Bright light therapy in Parkinson’s disease: A pilot study – Source: Movement Disorders, Jul 30, 2007

[Note: for more on the action of bright light therapy see “Using Bright Light Therapy to Avoid Seasonal Affective Disorder.”]

Several observations suggest a beneficial effect of melatonin antagonism for Parkinson's disease (PD). Although bright light therapy (BLT) suppresses melatonin release and is an established treatment for depression and sleep disturbances, it has not been evaluated in PD. [Melatonin levels drive the sleep/wake cycle; suppression (antagonism) is linked to waking.]

We examined effects of BLT on motor symptoms, depression, and sleep in PD in a randomized placebo-controlled double-blind study in 36 PD patients, using Parkinson's Disease Rating Scale (UPDRS) I-IV, Beck's Depression Inventory, and Epworth Sleepiness Scale.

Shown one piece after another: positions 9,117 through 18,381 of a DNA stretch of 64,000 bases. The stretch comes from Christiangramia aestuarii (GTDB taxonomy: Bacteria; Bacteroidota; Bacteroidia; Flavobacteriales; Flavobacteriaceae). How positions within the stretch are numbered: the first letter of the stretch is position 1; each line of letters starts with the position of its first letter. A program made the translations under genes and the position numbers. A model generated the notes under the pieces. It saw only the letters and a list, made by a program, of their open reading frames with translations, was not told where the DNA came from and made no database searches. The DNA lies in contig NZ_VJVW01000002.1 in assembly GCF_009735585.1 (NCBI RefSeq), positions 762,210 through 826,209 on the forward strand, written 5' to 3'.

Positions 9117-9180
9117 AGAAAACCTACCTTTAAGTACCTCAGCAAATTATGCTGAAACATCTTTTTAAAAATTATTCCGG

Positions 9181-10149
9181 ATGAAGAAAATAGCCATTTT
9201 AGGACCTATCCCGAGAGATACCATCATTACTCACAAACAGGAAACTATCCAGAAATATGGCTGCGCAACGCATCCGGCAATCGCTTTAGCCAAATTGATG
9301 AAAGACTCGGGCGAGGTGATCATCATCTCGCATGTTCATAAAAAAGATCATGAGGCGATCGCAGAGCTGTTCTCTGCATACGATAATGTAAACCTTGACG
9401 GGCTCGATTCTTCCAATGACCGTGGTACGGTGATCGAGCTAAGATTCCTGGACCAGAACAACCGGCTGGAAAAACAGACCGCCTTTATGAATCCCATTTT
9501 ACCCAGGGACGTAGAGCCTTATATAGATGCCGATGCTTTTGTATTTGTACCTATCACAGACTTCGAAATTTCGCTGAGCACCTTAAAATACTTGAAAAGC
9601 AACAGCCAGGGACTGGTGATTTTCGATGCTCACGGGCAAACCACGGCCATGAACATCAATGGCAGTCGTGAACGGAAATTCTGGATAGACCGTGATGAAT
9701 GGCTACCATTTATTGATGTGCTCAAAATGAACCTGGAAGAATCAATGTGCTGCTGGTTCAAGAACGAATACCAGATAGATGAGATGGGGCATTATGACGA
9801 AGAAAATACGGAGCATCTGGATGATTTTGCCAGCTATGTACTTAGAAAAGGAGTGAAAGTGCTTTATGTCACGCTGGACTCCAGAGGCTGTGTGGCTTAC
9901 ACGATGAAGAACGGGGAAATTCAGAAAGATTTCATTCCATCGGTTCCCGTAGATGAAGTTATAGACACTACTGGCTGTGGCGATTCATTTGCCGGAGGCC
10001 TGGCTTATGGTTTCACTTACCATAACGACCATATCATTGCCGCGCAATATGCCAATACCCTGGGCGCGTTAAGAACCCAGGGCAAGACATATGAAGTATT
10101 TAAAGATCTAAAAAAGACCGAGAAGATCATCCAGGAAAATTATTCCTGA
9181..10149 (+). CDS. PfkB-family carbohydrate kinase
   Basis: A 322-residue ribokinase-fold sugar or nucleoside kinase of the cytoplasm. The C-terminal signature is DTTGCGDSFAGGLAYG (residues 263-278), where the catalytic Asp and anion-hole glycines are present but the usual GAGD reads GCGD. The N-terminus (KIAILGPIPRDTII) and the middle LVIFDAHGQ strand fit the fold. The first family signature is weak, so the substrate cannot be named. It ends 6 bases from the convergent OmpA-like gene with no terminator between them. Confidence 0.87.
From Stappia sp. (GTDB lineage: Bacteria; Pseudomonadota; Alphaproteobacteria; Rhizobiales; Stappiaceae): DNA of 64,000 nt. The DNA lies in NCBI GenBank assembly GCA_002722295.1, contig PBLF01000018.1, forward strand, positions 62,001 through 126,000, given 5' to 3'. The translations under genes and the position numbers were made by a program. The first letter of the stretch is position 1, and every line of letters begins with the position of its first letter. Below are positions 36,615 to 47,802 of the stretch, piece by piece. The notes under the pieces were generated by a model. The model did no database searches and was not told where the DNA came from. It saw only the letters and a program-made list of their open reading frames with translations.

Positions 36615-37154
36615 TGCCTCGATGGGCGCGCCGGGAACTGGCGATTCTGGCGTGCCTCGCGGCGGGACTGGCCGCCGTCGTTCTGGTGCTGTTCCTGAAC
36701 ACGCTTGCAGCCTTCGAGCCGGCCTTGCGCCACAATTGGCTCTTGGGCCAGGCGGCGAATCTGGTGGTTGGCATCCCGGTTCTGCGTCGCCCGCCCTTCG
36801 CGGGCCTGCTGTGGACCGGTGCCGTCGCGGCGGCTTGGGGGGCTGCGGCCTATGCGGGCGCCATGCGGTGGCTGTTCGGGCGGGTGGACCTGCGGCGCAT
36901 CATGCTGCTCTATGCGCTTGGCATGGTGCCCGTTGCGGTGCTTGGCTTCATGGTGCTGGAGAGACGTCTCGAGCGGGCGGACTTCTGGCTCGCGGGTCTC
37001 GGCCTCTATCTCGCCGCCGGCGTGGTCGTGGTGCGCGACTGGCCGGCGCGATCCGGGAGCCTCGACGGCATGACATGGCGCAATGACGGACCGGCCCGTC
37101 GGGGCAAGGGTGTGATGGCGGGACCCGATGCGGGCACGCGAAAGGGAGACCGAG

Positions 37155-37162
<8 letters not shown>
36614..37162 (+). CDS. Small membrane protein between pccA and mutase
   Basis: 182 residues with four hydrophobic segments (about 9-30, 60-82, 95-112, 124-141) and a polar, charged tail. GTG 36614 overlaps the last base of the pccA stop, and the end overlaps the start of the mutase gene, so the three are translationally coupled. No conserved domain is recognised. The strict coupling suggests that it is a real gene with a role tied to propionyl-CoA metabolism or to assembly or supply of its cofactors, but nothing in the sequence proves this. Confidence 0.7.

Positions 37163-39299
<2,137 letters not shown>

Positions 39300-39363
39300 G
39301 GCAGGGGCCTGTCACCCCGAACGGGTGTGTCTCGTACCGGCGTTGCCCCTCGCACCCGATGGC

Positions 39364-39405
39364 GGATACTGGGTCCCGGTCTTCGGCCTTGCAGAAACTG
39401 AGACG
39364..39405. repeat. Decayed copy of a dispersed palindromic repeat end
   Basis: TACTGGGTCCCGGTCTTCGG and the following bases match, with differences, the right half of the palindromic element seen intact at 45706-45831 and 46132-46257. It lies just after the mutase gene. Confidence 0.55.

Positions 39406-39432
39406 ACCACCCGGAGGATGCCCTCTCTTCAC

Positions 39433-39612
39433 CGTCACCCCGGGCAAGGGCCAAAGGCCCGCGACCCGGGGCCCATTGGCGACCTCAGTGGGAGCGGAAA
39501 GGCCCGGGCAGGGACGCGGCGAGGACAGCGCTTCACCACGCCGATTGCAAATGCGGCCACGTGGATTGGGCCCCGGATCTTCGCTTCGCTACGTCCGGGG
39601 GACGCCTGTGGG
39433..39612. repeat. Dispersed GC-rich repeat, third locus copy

All patients received bright light therapy for 15 days in the morning, 30 min daily. Illuminance was 7.500 lux in the active treatment group and 950 lux in the placebo group.

Although group differences were small, bright light therapy led to significant improvement of tremor, UPDRS I, II, and IV, and depression in the active treatment group but not in the placebo group.

It was very well tolerated.

Follow up studies in more advanced patient populations employing longer treatment durations are warranted.

Source: Movement Disorders, Jul 30, 2007;22(10:1495-98. PMID: 17516492, by Paus S, Schmitz-Hubsch T, Wullner U, Vogel A, Klockgether T, Abele M. Department of Neurology, University of Bonn, Bonn, Germany. [E-mail:]

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